Rwandan electoral law on legislature’s composition: An instance of stealth authoritarianism
MetadataShow full item record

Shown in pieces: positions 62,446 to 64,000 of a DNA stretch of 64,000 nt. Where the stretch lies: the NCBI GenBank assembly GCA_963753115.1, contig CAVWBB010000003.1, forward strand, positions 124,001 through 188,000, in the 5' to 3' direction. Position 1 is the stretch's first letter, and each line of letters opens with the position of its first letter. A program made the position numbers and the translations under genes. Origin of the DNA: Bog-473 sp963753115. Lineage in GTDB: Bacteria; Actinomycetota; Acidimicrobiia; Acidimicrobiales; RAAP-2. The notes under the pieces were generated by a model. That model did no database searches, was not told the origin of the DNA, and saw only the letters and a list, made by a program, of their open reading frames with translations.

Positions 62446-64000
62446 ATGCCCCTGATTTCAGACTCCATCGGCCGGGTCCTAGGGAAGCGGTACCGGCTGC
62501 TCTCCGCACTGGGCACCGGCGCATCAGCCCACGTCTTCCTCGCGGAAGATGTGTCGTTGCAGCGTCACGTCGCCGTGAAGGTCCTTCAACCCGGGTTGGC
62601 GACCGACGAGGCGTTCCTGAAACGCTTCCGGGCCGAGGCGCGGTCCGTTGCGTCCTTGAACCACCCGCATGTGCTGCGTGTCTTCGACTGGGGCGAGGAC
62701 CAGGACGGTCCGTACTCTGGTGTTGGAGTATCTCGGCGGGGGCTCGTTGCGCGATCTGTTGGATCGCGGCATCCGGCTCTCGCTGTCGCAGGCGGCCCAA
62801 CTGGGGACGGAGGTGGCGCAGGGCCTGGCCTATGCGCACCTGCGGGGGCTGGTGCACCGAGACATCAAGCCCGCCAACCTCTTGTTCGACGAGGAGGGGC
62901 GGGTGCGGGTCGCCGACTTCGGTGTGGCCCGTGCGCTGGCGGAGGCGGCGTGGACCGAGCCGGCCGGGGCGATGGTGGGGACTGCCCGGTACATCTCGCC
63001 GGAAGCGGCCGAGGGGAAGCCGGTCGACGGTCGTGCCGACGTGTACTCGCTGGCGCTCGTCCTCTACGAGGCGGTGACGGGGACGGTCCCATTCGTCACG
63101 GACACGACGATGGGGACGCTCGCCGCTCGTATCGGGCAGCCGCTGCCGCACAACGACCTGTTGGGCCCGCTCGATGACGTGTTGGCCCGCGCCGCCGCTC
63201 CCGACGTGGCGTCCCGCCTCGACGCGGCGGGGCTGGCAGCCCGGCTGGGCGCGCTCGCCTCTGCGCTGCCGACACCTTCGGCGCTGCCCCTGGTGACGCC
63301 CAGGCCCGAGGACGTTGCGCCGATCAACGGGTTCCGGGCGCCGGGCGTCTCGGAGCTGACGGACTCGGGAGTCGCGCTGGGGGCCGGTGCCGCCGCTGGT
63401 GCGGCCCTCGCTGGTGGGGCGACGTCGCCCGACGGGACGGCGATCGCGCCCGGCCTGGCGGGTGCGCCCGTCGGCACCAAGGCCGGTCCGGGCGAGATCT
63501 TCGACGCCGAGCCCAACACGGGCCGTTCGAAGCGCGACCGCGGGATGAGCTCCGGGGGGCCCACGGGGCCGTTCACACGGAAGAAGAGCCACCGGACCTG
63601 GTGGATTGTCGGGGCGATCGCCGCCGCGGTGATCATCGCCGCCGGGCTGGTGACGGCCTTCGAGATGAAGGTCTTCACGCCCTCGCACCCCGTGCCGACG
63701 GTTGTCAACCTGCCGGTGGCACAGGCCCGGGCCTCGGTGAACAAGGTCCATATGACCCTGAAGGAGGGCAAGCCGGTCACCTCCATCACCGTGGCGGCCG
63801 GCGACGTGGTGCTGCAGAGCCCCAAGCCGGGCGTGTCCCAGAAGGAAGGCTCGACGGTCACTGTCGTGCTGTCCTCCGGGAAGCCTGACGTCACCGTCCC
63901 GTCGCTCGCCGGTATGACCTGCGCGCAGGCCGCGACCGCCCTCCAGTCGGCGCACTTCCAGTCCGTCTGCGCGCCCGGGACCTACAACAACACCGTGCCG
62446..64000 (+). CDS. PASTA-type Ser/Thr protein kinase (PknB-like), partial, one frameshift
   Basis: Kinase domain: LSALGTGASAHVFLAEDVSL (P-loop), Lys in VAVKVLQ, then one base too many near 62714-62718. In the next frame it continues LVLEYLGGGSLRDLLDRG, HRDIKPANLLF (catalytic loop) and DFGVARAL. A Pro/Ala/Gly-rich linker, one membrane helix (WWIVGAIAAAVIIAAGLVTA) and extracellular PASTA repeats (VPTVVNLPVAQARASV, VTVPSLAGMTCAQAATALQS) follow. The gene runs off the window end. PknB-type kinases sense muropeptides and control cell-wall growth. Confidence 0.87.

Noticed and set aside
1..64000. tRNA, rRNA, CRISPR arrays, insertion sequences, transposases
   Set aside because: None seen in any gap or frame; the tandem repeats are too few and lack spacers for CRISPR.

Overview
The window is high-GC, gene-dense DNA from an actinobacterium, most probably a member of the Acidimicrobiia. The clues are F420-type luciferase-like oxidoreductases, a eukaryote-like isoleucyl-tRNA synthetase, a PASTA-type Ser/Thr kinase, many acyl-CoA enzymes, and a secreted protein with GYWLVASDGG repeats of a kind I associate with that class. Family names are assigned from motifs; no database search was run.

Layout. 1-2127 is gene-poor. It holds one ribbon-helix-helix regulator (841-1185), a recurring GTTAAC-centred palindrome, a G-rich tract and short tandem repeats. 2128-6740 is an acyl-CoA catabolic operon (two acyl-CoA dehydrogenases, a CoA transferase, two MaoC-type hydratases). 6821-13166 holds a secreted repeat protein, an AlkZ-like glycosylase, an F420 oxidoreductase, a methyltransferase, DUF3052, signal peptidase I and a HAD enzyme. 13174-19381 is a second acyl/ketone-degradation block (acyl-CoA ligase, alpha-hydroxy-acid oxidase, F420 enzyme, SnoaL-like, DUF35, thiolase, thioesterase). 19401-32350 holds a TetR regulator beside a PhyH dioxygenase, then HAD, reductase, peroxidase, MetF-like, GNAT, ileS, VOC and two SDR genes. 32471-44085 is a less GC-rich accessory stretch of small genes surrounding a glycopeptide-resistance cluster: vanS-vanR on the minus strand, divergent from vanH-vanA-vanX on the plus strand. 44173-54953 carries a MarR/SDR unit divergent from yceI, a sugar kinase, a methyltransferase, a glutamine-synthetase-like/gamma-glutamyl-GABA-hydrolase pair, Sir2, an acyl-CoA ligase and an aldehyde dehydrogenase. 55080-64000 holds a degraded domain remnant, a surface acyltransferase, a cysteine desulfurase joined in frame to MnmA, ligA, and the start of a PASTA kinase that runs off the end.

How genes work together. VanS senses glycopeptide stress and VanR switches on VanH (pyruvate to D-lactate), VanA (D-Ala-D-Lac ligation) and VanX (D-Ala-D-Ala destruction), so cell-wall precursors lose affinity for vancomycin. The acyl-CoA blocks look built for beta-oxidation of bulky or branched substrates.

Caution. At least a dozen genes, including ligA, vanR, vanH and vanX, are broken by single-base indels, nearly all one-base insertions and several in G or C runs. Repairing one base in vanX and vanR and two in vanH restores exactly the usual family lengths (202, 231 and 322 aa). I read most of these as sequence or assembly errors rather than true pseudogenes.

In Rwanda, a multiparty system and pluralistic democracy are Constitutionally recognised. In fact, since the Genocide against the Tutsi in 1994, the country has held four multiparty legislative elections. Yet, all the four elections have resulted in overwhelming victories for the ruling and dominant party, Rwanda Patriotic Front. Curious of such phenomenon, this research critically examines the Organic Law Governing Elections of 2019 (as a suspicious ground for electoral authoritarianism) with a focus on three sections of the law: Section 89, 90, and 79 which provide for the electoral threshold of five percent and single nationwide constituency with a closed-list PR, respectively. The aim of the analysis is to establish whether the three sections embody subtle forms of electoral authoritarian controls and whether they deprive the legislative elections of their democratic substance. The study finds that the electoral law through specified sections of the organic law encompasses and advances some form of electoral authoritarianism. Therefore, concluding that the admittance of opposition parties and independent candidates to the electoral arena is simply meant to serve as a democratic façade for legitimacy purposes and a formality to fulfill the principle of political opposition while at the same time favouring and giving a decisive edge to the ruling political party hence entrenching its power monopoly. The study adopts a well explored theory of electoral authoritarianism as its framework to understanding the Rwandan PR. It concludes by recommending some electoral reforms that might help in democratising and liberalising elections in Rwanda and to also have a proportional representative chamber of deputies.